The web browser you are using is out of date and no longer supported by this site. For the best TractorSupply.com experience, please consider updating your browser to the latest version.
Navigate to Shopping Cart
Cart Item Count
 
  • Left Arrow
    My Account
  • Left Arrow
    My Account
  • Make My Store

    Your nearest store doesn't match your preferred store. Do you want to change the nearest store as your preferred store?

    CONFIRM CLEAR INFO?

    Click "YES" to clear all the customer data, cart contents and start new shopping session.

    Your current shopping session will get automatically reset in seconds.
    If you are still active user then please click "NO"

    Changing your store affects your localized pricing. This includes the price of items you already have in your shopping cart. Are you sure you want to change your store?

    Your nearest store doesn't match your preferred store. Do you want to change the nearest store as your preferred store?


    • To Shop Online
    • To Check In-Store Availability

    click here
    We do not share this information with anyone. For details,please view our Privacy Policy

    Perilous Plant

    By T.L. Dew 

    Foxtail, those wispy, tall plants often seen swaying in the breeze in a sunny pasture during late spring or early summer may look harmless enough, but they can hurt your horse.

    In fact, if your horse has lost interest in eating or begins losing weight, foxtail may be the culprit. 

    The perilous parts of the plant are the prickly, barbed bristles near the seed head that can become embedded inside the soft tissue of the horse’s lips, tongue, and gums. They can cause blister-like sores that actually are mouth ulcers that, left untreated, can become quite serious and painful, says Dr. Jennie Ivey, an assistant professor and extension equine specialist at the University of Tennessee.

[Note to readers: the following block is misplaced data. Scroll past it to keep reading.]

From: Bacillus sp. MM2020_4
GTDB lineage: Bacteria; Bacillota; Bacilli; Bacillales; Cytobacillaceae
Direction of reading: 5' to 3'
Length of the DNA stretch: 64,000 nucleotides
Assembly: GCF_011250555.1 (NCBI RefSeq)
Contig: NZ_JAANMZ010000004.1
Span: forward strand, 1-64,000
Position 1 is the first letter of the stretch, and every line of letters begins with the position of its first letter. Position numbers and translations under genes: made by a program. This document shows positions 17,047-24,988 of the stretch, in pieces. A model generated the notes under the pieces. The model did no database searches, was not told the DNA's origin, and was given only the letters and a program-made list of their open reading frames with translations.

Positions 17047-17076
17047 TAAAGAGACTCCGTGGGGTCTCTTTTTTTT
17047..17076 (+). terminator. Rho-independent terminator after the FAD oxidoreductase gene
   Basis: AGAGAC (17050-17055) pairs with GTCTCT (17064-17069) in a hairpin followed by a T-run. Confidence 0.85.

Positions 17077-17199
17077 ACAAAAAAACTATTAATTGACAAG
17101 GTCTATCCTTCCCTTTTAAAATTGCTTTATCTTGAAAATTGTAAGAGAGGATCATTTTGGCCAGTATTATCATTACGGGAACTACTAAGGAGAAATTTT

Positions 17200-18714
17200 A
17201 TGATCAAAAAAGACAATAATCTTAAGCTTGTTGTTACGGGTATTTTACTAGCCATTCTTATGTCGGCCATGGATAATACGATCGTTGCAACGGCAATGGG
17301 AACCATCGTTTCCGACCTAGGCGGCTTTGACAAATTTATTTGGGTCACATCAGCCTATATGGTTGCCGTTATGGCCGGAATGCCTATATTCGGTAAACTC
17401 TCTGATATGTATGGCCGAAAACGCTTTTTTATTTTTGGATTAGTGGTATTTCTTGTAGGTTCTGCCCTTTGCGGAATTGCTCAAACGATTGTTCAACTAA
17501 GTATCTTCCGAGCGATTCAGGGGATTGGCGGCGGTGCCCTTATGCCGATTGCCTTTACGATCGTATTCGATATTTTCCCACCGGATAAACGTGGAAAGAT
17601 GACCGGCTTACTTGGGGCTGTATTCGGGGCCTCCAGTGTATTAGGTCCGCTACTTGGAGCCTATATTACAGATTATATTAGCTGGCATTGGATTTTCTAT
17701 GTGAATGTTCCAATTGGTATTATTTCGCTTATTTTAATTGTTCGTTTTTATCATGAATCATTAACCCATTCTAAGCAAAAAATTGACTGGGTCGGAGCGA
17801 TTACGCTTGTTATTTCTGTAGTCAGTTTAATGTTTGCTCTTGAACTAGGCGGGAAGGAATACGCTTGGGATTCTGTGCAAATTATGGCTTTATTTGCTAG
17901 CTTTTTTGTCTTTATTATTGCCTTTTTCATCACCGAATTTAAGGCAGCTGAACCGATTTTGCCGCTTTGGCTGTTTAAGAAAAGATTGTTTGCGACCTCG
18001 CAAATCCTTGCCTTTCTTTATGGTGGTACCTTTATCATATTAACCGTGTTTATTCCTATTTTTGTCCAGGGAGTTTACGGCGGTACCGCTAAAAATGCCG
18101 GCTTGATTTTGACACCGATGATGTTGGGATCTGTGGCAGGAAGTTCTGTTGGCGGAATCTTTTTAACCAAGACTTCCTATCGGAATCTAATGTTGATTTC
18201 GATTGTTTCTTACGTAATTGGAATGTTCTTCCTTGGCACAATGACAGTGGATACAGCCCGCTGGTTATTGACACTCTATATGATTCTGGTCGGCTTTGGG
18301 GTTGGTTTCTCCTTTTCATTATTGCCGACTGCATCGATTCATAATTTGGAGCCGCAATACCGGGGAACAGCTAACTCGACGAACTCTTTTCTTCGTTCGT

Occasionally, the bristles cause pain in the esophagus or stomach as they travel down the gastrointestinal tract.

    A veterinarian may need to be consulted. 

    “It’s really when the seed head becomes mature,” Ivey says.

    Horse owners should regularly check their horses’ mouths for the seed head bristles, which can easily be removed, Ivey says. 

    Left unchecked, a seed head boring into the horse’s mouth can painfully fester and discourage the horse from eating.

    Prevent horses from ingesting the foxtail seed heads by looking through hay bales before feeding, especially when a new supply of hay arrives, she advises. 

    Reputable hay producers are aware of the foxtail concerns and practice good pasture management. However, foxtail can be difficult to eliminate. 

    “We don’t really have any herbicide to completely remove foxtail from the field,” Ivey says. And, no field can ever be 100 percent weed-free, she says. 

    Instead, hay producers must rely on timely mowing of the pastures and cut down the foxtail before the seed head matures. 

    Horse owners uncertain about the presence of foxtail in the hay they are feeding their animals, Ivey says, can always turn to their local agricultural extension office for help with pasture management and weed identification.